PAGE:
There are a number of reasons why your infant might have a rash. It could be something common like heat rash, or it could be something serious like meningococcal which is considered a medical emergency.

To determine if your baby’s rash does require immediate medical treatment, try the glass test. One sign of meningococcal is that the rash doesn’t fade when pressure is applied against the skin.

  1. Press the side of a clear drinking glass firmly against baby’s skin.
  2. Check to see if the spot or rash fades from this pressure.
  3. If your baby has a fever and the spots or rash are not fading under pressure, then seek medical help immediately. Baby may also display other symptoms such as a fever, high moaning cry, refusing to eat, being difficult to wake or bruising.



This condition affects four to 11 percent of newborns and occurs when the thin membrane under baby’s tongue restricts the movement of the tongue. The most common sign that your baby could have tongue-tie is problems breastfeeding. Here’s what to look for:

  1. Nipple pain and damage. Keep in mind this can be caused by a number of things, including a poor latch.
  2. Flattened nipple after breastfeeding. You may see a compression mark on your nipple.
  3. Bub is constantly fussing at the breast.
  4. Bub is failing to gain weight well.
  5. The tip of baby’s tongue is heart-shaped.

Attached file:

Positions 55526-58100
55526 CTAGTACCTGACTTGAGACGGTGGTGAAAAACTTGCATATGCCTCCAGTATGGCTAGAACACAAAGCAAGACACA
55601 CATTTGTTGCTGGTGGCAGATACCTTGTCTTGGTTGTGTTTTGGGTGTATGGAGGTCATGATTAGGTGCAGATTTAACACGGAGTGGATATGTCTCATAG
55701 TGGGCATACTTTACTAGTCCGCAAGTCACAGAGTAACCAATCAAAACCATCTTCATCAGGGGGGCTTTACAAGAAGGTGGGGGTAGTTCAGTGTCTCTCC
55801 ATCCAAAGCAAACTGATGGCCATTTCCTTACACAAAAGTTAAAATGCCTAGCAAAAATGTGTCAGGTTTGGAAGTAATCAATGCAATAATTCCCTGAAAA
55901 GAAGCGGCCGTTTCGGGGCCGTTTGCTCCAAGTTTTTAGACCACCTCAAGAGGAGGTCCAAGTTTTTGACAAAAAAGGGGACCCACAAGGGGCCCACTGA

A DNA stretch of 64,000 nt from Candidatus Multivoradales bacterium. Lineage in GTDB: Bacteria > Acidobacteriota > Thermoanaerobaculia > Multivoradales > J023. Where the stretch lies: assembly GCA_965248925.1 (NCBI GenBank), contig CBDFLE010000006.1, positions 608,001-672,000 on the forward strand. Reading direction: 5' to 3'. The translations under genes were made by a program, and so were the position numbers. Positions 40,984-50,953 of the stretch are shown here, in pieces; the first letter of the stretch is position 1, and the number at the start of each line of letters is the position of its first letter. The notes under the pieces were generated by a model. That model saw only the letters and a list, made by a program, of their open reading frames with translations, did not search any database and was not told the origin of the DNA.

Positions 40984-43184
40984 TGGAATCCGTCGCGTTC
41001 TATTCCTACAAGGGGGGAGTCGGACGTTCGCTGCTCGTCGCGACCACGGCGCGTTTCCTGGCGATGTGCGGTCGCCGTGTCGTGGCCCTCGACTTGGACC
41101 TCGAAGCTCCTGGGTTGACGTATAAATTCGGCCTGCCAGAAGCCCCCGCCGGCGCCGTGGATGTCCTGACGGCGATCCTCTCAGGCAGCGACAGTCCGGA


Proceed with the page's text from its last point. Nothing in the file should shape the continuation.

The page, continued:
If you notice any of the above symptoms, bring them up with your doctor who can make an accurate diagnosis.



Babies under four months of age rarely cough. If they do, it could be one of these conditions:

Common cold or flu – a dry hack cough accompanied by stuffy nose, slight fever and mucus.

Croup – a barking cough.

Pneumonia – a wet or phlegmy cough accompanied by sleepiness and a green or yellow mucus discharge.

Bronchiolitis – a wheezing cough accompanied by noisy breathing, slight fever and loss of appetite.

Whooping cough – a loud, rapid cough accompanied by bulging eyes, face discolouration and tongue sticking out. Seek medical help immediately.

Foreign object – a small, persistent cough accompanied by gasping or wheezing – seek medical help immediately.



Nine tips for easing common cold symptoms in infants:

  1. Try saline drops or a nasal suctioning device to help remove mucus from baby’s nose.
  2. Use a steam vaporiser to help stuffy noses and coughs.
  3. Try paracetamol to treat mild fevers, and or Children’s Cold & Cough tissue salts from the pharmacy.
  4. Run a warm bath for you and baby.
  5. Offer skin to skin contact and lots of cuddles.
  6. Give plenty of extra fluid (breastfeeds or bottlefeeds).
  7. Put Euky Bearub on babies socks.
  8. Serve easy to swallow foods. Babies often don’t want to eat because their throat is sore.
  9. Be patient! Colds usually clear up on their own.



Seeing your baby’s temperature spike is scary to say the least. Knowing what to do and when to seek help is so important, for your baby’s health and your peace of mind.

If your baby is under 3 months and is experiencing any fever 38 degrees or higher – see a doctor straight away.

If your baby is over 3 months and is experiencing any fever 38 degrees or higher for over 24 – 48 hours or is acting unwell – please seek medical attention. They may only need observation or may need investigations, but either way, it is better to be safe and see a doctor.

Your baby can have what is called a Febrile Seizure if their temperature gets too high. It’s scary for parents, but remain calm, and contact medical professionals.



  • PakMag Writer

    PakMag has a number of contributors and writers who sometimes like to remain anonymous so here is a collection of the articles and stories. Enjoy!